Early learning is the education vaccine. Its effects last forever.
Early experiences determine the development of a child’s brain. Every child has roughly 80 billion brain cells when they are born. This is almost the maximum number of brain cells he or she will ever have.
At birth, these neurons are only partially connected. They fuse rapidly in the early years of a child’s life, forming a unique brain architecture which is the foundation of an individual’s learning, behaviour and health. Roughly one million new neural connections are formed every second in the developing brain. This peaks between the ages of three and five.
For this reason, providing young children with quality learning experiences which stimulate healthy neural connections has a crucial role in developing cognitive skills.
Providing quality early education before primary school can transform a child’s abilities and opportunities throughout their lives. This not only benefits children as they grow into productive and creative adults, but also their families, communities, economies and society at large.
We are no longer actively pursuing new funding opportunities related directly to education but our existing funding and commitments will continue.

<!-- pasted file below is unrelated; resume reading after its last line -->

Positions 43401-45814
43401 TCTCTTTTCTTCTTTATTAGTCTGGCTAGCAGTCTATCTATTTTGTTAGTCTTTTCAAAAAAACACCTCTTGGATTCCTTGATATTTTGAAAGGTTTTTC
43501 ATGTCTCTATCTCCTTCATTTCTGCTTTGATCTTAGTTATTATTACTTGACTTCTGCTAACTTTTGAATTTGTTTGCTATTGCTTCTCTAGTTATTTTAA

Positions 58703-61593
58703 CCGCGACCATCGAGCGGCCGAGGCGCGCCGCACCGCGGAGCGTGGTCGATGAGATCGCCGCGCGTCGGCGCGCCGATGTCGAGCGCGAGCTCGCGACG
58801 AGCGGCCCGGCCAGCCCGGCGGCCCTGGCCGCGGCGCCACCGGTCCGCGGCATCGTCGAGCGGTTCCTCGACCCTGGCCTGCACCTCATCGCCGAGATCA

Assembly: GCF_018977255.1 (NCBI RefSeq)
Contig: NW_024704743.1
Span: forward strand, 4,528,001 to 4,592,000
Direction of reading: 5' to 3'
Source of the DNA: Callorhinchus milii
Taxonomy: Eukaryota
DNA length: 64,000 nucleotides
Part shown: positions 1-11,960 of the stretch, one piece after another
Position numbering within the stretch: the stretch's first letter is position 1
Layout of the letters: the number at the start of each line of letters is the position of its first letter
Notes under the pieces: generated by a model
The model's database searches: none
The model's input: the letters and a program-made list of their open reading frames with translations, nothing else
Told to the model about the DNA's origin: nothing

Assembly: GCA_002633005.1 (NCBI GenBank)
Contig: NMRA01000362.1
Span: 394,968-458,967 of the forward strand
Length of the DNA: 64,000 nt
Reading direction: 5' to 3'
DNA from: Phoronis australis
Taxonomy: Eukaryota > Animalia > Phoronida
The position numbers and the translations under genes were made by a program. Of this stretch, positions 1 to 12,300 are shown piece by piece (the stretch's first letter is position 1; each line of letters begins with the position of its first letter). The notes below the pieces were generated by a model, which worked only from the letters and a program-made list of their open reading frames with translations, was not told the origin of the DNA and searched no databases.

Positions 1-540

The goal of education funding was to ensure that every young child is prepared mentally, emotionally and physically for primary school and later life. We worked with a variety of partners in the public, private, and philanthropic sectors to raise the profile of early learning. We aimed to increase resources and help providers improve the quality and beneficial impact of early learning services for children living in the world’s poorest countries.
You can explore some of our ongoing education investments using our Grant Portfolio tool.
Current multi-year investments can be explored below.
To learn more about closed grants, use our grant portfolio tool.
$436.5m Childhood & Adolescence
$40.9m Public sector delivery
$18.4m Private sector delivery